Poultry Keeping Tips
I remember when I first started thinking about keeping poultry. I read every single book I could find in the library and even though they were great, sometimes it can put you off taking that first step. I thought it may help if I wrote a few basic steps to keeping poultry. This is in no way meant to be an ultimate guide but thought it might help you get started.
The first step in keeping poultry is to get the right products from the beginning. Poultry are excellent pets and easy to look after but you do need the right products. I have tried and tested lots of products over the years and made lots of mistakes - so you don't need to!
I would like to point out that this advice is given as 'in my opinion' it is based on my own experience with hens and should not be construed as fact. If you are ever unsure on the health of your hens I would recommend seeking the advice of a qualified Vet.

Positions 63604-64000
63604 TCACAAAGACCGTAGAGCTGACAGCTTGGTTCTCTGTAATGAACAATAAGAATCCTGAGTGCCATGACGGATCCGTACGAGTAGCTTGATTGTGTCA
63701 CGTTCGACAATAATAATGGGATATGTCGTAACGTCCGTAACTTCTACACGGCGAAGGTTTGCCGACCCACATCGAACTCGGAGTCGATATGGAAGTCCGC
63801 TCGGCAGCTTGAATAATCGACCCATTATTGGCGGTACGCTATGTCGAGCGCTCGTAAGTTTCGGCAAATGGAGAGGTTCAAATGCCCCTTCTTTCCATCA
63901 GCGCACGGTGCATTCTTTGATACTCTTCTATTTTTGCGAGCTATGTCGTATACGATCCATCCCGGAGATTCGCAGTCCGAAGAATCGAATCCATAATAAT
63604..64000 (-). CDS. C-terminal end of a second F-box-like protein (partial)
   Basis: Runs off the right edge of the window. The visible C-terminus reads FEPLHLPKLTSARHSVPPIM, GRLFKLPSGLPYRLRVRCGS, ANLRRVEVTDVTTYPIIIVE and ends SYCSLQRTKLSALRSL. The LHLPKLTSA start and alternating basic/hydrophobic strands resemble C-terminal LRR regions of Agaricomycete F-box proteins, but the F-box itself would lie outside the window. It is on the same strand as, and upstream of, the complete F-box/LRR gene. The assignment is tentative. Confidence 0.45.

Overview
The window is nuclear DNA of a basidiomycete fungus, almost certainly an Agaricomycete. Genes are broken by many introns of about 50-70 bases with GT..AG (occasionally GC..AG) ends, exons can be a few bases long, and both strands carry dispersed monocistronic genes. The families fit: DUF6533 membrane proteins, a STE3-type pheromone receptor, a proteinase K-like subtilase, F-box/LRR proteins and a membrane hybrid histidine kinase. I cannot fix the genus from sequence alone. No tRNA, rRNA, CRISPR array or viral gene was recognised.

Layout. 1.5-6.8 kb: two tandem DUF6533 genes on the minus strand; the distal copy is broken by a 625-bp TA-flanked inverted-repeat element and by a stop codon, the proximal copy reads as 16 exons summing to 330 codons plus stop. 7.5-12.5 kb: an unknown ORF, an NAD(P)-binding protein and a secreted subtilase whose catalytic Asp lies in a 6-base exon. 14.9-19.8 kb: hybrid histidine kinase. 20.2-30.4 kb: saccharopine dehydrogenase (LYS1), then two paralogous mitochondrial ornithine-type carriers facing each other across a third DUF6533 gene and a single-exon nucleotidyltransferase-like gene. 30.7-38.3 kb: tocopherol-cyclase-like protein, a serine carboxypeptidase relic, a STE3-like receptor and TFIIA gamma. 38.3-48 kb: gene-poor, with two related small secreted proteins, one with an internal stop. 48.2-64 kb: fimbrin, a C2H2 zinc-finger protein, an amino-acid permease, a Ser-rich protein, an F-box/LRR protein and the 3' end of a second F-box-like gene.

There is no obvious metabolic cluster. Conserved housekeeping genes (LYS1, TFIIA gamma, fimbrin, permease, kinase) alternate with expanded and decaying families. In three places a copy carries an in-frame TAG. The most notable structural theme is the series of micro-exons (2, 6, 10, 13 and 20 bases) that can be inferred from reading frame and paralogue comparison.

Housing & Shelter
Poultry can be kept in all sorts of houses, from rabbit hutches to sheds. It does not need to be an expensive tailor made house although they are very nice! Generally, with poultry houses you get what you pay for.
They must be waterproof and windproof and offer plenty of space for the size of bird you are keeping. As a general rule I would calculate the square footage of the shed / house and divide by 1.5 and that is how many good sized hybrids you could keep.
i.e. 3ftx4 ft house = 12 sqft = 8 hens.
Obviously little bantams need less space and larger birds may need more.
Never rely on what that manufacturers claim as often this is often misleading. Buy bigger than you think you may need as you will always end up getting more hens as time goes on!
I sell a variety of houses that I can confidently recommend for hobby keepers. All of these houses have been tried and tested by us. For me my main priority is ease of cleaning and also creating a healthy environment for my birds. My wooden poultry houses have sides that come off completely making cleaning out a breeze! Lets face it none of us like to clean out the houses so we need to make it as easy as possible on ourselves.
Try to ensure there is somewhere the birds can shelter from the sun / rain during the day. A simple covered area provides all the birds will need - Quite often they will choose to create a dust bath in this area. You can mix some louse powder or diatom powder into the earth which will help treat the birds at the same time as dust bathing. Dust bathing is a birds natural way of ridding themselves of mites.
Feed & Water